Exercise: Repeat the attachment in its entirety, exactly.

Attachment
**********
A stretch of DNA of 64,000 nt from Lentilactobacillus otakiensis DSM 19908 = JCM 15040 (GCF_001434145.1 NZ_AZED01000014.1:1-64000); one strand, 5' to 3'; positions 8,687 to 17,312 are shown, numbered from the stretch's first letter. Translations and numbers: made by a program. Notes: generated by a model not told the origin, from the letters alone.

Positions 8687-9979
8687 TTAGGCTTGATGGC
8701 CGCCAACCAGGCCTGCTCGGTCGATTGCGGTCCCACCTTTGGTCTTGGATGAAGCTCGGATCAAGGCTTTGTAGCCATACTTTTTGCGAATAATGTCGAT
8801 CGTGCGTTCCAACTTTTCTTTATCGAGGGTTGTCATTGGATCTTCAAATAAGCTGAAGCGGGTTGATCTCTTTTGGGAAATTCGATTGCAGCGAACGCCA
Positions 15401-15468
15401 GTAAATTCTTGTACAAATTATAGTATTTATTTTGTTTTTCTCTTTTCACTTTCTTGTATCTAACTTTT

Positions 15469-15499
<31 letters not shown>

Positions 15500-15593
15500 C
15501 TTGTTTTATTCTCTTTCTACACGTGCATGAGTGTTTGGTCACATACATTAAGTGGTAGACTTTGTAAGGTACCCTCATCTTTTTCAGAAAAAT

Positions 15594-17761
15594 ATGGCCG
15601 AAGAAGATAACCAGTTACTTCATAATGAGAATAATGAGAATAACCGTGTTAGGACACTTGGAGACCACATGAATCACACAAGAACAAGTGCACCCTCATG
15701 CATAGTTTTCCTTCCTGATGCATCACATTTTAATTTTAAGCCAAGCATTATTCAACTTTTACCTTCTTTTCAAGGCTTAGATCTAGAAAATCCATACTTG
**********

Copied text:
A stretch of DNA of 64,000 nt from Lentilactobacillus otakiensis DSM 19908 = JCM 15040 (GCF_001434145.1 NZ_AZED01000014.1:1-64000); one strand, 5' to 3'; positions 8,687 to 17,312 are shown, numbered from the stretch's first letter. Translations and numbers: made by a program. Notes: generated by a model not told the origin, from the letters alone.

Positions 8687-9979
8687 TTAGGCTTGATGGC
8701 CGCCAACCAGGCCTGCTCGGTCGATTGCGGTCCCACCTTTGGTCTTGGATGAAGCTCGGATCAAGGCTTTGTAGCCATACTTTTTGCGAATAATGTCGAT
8801 CGTGCGTTCCAACTTTTCTTTATCGAGGGTTGTCATTGGATCTTCAAATAAGCTGAAGCGGGTTGATCTCTTTTGGGAAATTCGATTGCAGCGAACGCCA
Positions 15401-15468
15401 GTAAATTCTTGTACAAATTATAGTATTTATTTTGTTTTTCTCTTTTCACTTTCTTGTATCTAACTTTT

Positions 15469-15499
<31 letters not shown>

Positions 15500-15593
15500 C
15501 TTGTTTTATTCTCTTTCTACACGTGCATGAGTGTTTGGTCACATACATTAAGTGGTAGACTTTGTAAGGTACCCTCATCTTTTTCAGAAAAAT

Positions 15594-17761
15594 ATGGCCG
15601 AAGAAGATAACCAGTTACTTCATAATGAGAATAATGAGAATAACCGTGTTAGGACACTTGGAGACCACATGAATCACACAAGAACAAGTGCACCCTCATG
15701 CATAGTTTTCCTTCCTGATGCATCACATTTTAATTTTAAGCCAAGCATTATTCAACTTTTACCTTCTTTTCAAGGCTTAGATCTAGAAAATCCATACTTG